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May 23, 2012

More on the Power of the Bully Pulpit

Posted in: LGBT

Since President Obama publicly stated that he personally supports same-sex marriage, we have seen support grow at both the national and state level. While support has grown among most groups, much of the growth has come from Obama’s biggest supporters, African-Americans. From PPP:

Pennsylvania voters still oppose gay marriage but they have moved by 7 points on the issue since PPP polled the state in November. 39% support it to 48% opposed. That 9 point margin is down from 16 points at 36/52 last fall. The most notable movement over that period of time has come with African Americans. They now narrowly support gay marriage, 42/41, after previously opposing it by a 52/34 margin.

We’ve seen that kind of dramatic movement with black voters in North Carolina as well. While the media has been very focused on the question of how Barack Obama’s announcement on gay marriage will affect his own reelection prospects (not much) the bigger question might be how it’s going to affect overall public opinion on gay marriage. The answer so far- at least with black voters- is quite a bit.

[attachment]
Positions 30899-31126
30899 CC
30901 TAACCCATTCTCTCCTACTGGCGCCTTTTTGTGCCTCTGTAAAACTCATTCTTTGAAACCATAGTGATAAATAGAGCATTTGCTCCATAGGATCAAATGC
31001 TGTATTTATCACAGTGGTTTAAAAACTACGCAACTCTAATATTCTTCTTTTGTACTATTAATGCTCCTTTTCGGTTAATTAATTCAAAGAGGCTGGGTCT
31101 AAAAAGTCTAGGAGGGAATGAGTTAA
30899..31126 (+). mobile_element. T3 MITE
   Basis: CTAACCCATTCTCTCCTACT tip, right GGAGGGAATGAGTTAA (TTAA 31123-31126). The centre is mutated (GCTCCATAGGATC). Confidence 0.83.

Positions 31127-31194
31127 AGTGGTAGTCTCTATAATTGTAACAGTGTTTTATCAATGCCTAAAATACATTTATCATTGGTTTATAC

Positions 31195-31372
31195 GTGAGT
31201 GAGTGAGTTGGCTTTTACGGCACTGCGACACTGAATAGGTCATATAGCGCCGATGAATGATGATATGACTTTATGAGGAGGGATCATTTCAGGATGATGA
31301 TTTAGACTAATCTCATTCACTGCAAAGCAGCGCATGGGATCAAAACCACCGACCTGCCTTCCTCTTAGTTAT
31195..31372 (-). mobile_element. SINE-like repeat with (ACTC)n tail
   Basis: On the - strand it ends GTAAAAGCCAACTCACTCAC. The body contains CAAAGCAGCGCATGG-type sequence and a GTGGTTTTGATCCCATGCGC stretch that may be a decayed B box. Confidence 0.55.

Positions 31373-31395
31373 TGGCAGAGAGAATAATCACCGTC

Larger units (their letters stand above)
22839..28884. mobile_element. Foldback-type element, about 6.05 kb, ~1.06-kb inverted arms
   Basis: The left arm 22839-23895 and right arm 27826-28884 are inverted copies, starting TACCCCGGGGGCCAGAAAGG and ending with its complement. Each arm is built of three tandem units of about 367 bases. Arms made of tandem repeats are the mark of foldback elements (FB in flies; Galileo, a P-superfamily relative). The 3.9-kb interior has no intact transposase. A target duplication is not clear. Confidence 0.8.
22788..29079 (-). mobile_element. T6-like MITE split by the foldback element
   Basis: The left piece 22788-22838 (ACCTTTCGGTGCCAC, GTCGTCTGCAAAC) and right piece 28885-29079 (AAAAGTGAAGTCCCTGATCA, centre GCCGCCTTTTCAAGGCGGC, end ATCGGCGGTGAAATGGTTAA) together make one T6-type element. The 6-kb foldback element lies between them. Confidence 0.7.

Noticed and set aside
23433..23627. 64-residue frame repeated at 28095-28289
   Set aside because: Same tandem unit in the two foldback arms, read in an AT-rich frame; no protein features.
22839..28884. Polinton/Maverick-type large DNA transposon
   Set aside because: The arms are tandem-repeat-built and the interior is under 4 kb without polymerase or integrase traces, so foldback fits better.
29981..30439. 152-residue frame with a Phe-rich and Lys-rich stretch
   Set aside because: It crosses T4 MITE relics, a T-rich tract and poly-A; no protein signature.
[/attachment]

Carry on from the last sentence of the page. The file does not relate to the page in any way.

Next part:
Given the demographic breakdown, support for marriage equality was destined to grow regardless of what Obama did.  But his public endorsement helped to accelerate the trend. He brought attention to the issue, which caused some including many of his biggest supporters to re-examine their opinions on the matter.

The bully pulpit is not some magic device that can reshape politics on every issue, but it is a real tool of the president that can be quite powerful in particular circumstances. Whether the issue is the build up to the war in Iraq, bombing Libya or marriage equality, a president and his administration speaking out forcefully for something can really shape popular opinion, especially among the president’s base.


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